Gunning for growth: Inside Bharat Forge’s defence bets

File photo of Amit B. Kalyani, joint managing director, Bharat Forge (standing) and Baba Kalyani, chairman & managing director, Bharat Forge (sitting). The company’s journey into the arms business began in 2010.
File photo of Amit B. Kalyani, joint managing director, Bharat Forge (standing) and Baba Kalyani, chairman & managing director, Bharat Forge (sitting). The company’s journey into the arms business began in 2010.

Summary

  • The auto component major believes its defence pivot is all set to pay off. Will it?

Pune/Chennai: It was late in March 2012. A record 580 exhibitors were displaying their wares at the seventh edition of the biennial DefExpo, India’s biggest defence exhibition, at Pragati Maidan in New Delhi. They included 232 foreign majors, from countries such as the US, Russia, France, Israel, the UK and Germany. All of them were hoping to catch the eye of the Indian defence establishment—the largest importer of weapons in the world then with an arms procurement budget of $16 billion. (India remains the largest importer even today, with an 11% share in global imports and an annual procurement budget of over $20 billion).

In one corner of the expo was the stall of Bharat Forge Ltd, a leading auto component maker with little experience in the defence space. The company proudly displayed its ‘Bharat 52’, a 155 mm, 52 calibre artillery gun similar to those extensively used during the Kargil war.

“Defence ministry officials came, looked at the gun, laughed and walked away," recalled Baba Kalyani, chairman & managing director, Bharat Forge. “No one believed that an Indian company could build a gun," he added.

He was disappointed by the reaction but did not feel slighted. Instead, Kalyani set out to prove that India was capable of making its own weapons. For 12 years, between 2010 and 2022, Bharat Forge invested over 700 crore in designing weapons, guns, armoured vehicles and ammunition with practically no revenue to show.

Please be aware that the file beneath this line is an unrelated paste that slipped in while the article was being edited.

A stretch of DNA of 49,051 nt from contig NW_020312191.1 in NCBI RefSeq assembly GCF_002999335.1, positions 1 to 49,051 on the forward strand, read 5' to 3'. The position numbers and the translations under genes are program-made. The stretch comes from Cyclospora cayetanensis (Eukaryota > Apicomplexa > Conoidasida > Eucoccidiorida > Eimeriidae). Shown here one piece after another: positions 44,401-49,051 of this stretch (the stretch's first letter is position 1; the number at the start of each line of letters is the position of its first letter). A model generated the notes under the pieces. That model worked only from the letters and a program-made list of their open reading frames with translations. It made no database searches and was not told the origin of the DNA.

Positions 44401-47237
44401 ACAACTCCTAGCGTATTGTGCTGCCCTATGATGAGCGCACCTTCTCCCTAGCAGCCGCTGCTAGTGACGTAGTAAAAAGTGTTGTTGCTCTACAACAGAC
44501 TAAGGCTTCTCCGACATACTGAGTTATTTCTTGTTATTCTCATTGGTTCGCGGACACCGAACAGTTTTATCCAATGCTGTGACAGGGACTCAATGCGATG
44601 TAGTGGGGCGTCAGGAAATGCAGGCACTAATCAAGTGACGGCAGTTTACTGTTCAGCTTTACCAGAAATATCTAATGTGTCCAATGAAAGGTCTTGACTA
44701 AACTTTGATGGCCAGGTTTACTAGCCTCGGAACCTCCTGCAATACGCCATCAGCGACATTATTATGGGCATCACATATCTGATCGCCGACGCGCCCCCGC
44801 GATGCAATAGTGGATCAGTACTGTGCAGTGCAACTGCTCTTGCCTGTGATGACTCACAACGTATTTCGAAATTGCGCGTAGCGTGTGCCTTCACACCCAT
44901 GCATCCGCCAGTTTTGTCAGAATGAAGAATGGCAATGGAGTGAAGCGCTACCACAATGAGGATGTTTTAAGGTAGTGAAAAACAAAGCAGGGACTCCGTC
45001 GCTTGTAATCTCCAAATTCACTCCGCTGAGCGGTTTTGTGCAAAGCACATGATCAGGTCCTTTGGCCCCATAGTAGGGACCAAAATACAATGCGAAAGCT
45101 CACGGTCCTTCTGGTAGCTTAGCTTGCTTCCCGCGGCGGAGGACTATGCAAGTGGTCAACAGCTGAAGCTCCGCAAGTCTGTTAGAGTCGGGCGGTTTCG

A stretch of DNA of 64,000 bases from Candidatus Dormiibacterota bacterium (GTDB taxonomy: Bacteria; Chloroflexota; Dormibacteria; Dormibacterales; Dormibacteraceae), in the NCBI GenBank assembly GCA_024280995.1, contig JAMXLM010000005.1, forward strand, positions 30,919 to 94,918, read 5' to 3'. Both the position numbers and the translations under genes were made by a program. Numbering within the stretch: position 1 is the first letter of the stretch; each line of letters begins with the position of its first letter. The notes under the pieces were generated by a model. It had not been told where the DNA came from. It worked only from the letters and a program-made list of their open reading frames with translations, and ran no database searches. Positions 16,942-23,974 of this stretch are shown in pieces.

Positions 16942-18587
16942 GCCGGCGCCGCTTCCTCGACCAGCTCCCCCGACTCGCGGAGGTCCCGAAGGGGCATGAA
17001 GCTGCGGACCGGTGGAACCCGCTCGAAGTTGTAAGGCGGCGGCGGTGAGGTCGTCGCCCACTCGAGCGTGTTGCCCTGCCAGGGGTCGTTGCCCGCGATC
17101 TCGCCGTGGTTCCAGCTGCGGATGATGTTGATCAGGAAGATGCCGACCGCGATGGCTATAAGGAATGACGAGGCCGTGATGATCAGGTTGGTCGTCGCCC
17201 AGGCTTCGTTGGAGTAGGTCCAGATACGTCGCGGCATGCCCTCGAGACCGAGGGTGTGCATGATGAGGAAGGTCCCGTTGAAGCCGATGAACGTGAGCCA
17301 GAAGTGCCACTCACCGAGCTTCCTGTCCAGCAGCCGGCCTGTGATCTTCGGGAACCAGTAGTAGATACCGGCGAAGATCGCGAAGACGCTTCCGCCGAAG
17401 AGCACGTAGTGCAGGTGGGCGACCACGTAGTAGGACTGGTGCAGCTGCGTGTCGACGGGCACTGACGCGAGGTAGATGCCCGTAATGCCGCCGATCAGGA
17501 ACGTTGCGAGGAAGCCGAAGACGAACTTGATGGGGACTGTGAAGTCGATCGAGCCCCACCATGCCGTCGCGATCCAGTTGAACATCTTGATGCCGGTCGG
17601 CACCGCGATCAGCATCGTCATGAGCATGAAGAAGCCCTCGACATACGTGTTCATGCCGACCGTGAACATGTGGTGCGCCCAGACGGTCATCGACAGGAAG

Things began to change when the National Democratic Alliance (NDA) came to power in 2014 and started looking at indigenizing defence production. Policies that were obstacles to private sector participation were gradually replaced by those that encouraged it. Today, Bharat Forge, having invested in designing, prototyping and developing some cutting-edge products, finds itself in a sweet spot with its defence business primed for growth.

While the defence vertical accounts for only a miniscule share of Bharat Forge’s total revenue today, contributing around 300 crore to its consolidated revenue of 12,910 crore in 2022-23, Kalyani expects that annual contribution to rise seven-fold by 2024-25. “The defence vertical will go faster than our regular business and could be our biggest source of revenue soon," he asserted to Mint.

Bharat Forge’s order book certainly seems to support that projection. The company bagged orders worth 1,100 crore in the second quarter of 2023-24 alone. The total order book now stands at 3,000 crore, to be executed in 24 months.

Kalyani’s optimism also stems from a shift in India’s arms procurement strategy. The government has increased local procurement of arms and ammunition significantly (import of arms and ammunition between 2013-17 and 2018-22 fell by 11%). In fact, exports of defence equipment by Indian players rose sharply in 2022-23 to 16,000 crore.

This explains why many Indian companies, including L&T, the Tata group, the Mahindra group, the Reliance group and Ashok Leyland, are betting big on the defence business.

Bharat Forge, for its part, appears to be ready with an arsenal. “Today we have products across five verticals: artillery, armoured vehicles, ammunition (shells), missiles (anti-tank guided missiles and long-range guided missiles), naval/marine applications (unmanned vehicles and drones)," said Kalyani.

The company has developed those weapons and products with its own proprietary technology. A 150 crore dedicated facility for defence production is close to completion.

Leap of Faith

Bharat Forge’s journey into the arms business began sometime in 2010, after casual conversations Kalyani had with officials in the defence ministry and his friends in the army (he had many, as he was educated in a military school). No company in India wanted to make artillery guns and the country was entirely dependent on imports.